Federal Register of Legislation - Australian Government

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Legal Services Amendment Direction 2012 (No. 1)

Authoritative Version
  • - F2012L01136
  • No longer in force
Directions/Other as made
This direction amends the Legal Services Directions 2005.
Administered by: Attorney-General's
Registered 31 May 2012
Tabling HistoryDate
Tabled HR18-Jun-2012
Tabled Senate18-Jun-2012
Date of repeal 09 Apr 2013
Repealed by Attorney-General's (Spent and Redundant Instruments) Repeal Regulation 2013





Judiciary Act 1903


Legal Services Amendment Direction 2012 (No. 1)

Under section 55ZF of the Judiciary Act 1903, the Attorney-General may issue legal services directions applying generally to Commonwealth legal work (as defined in that section) or in relation to Commonwealth legal work performed in relation to a particular matter.  The power to issue legal services directions was conferred having regard to the
Attorney-General’s responsibility, as first law officer, for legal services provided to the Commonwealth and its agencies, including Commonwealth litigation, and for the provision of legal advice to Cabinet.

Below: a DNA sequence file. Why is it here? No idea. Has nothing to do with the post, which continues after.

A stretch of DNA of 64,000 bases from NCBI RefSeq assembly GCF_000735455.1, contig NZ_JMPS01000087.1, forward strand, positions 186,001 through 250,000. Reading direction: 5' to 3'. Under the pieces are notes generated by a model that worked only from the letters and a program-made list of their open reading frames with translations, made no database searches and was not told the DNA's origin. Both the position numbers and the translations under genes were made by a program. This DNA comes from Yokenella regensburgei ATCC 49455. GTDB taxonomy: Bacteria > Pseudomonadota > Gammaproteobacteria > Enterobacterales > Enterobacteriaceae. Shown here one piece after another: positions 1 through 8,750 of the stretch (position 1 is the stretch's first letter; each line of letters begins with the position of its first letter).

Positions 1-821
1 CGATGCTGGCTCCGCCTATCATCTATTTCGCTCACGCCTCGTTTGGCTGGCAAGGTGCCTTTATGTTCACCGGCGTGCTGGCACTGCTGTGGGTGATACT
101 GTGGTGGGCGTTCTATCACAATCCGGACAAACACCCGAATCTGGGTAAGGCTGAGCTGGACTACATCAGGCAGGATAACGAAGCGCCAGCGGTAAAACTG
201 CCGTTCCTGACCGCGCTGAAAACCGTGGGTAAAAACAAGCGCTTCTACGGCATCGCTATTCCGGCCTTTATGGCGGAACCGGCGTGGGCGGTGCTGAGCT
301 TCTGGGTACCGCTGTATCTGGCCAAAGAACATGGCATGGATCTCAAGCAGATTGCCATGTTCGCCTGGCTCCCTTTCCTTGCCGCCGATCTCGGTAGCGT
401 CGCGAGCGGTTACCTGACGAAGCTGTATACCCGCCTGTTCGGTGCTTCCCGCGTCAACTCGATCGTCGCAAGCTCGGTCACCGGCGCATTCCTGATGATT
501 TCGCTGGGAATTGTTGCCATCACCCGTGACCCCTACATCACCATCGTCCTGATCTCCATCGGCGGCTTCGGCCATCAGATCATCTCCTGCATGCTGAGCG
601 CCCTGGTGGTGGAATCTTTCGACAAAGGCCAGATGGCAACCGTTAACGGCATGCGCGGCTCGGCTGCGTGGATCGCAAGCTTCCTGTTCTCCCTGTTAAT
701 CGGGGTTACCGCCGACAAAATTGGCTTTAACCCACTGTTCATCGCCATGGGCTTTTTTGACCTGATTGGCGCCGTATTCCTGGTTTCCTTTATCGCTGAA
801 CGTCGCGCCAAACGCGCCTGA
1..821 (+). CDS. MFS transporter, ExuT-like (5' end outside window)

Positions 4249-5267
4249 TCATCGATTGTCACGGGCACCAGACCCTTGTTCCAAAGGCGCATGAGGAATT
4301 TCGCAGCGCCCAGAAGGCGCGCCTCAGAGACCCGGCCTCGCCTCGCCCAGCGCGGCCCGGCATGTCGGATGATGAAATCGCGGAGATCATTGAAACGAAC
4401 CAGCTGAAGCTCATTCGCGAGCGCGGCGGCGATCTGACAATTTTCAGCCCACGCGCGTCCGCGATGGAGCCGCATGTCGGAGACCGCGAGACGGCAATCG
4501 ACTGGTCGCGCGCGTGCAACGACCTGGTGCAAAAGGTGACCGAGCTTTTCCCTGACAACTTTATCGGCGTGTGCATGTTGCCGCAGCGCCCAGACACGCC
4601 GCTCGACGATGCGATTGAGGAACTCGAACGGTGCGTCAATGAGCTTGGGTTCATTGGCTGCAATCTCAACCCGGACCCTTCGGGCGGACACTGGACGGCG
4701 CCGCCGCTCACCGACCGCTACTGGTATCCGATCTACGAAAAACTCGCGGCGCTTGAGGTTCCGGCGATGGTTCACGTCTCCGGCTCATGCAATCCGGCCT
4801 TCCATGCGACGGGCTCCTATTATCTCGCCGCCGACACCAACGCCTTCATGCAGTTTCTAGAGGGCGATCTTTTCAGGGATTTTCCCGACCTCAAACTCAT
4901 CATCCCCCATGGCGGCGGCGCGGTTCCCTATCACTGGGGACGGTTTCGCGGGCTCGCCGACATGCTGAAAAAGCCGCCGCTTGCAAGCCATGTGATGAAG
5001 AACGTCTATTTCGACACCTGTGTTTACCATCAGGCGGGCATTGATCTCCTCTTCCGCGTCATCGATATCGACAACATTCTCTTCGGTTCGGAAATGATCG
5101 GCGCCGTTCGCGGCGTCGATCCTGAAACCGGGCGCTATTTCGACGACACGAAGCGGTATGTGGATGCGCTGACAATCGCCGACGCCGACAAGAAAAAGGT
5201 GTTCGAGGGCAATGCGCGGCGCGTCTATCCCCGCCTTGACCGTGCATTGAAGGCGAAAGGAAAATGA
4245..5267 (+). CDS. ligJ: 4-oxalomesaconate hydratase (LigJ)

Legal Services Directions were initially issued under this provision in 1999.  They are administered by the Attorney-General with the assistance of the Office of Legal Services Coordination (OLSC) in the Attorney-General’s Department.  OLSC provides assistance and advice to agencies about the operation of the Directions.  OLSC also publishes relevant information about the Directions (such as Guidance Notes on their interpretation and emerging issues) on its website at www.ag.gov.au/olsc.

The Directions set out requirements for sound practice in the provision of legal services to the Commonwealth.

The Legal Services Amendment Direction 2012 (No. 1) supports the implementation of the Legal Services Multi-Use List.  Schedule 1 extends the application of the Directions to non-FMA bodies.  Appendix F provides Commonwealth agencies with requirements in relation to the procurement of legal work.

This direction commences on 1 June 2012.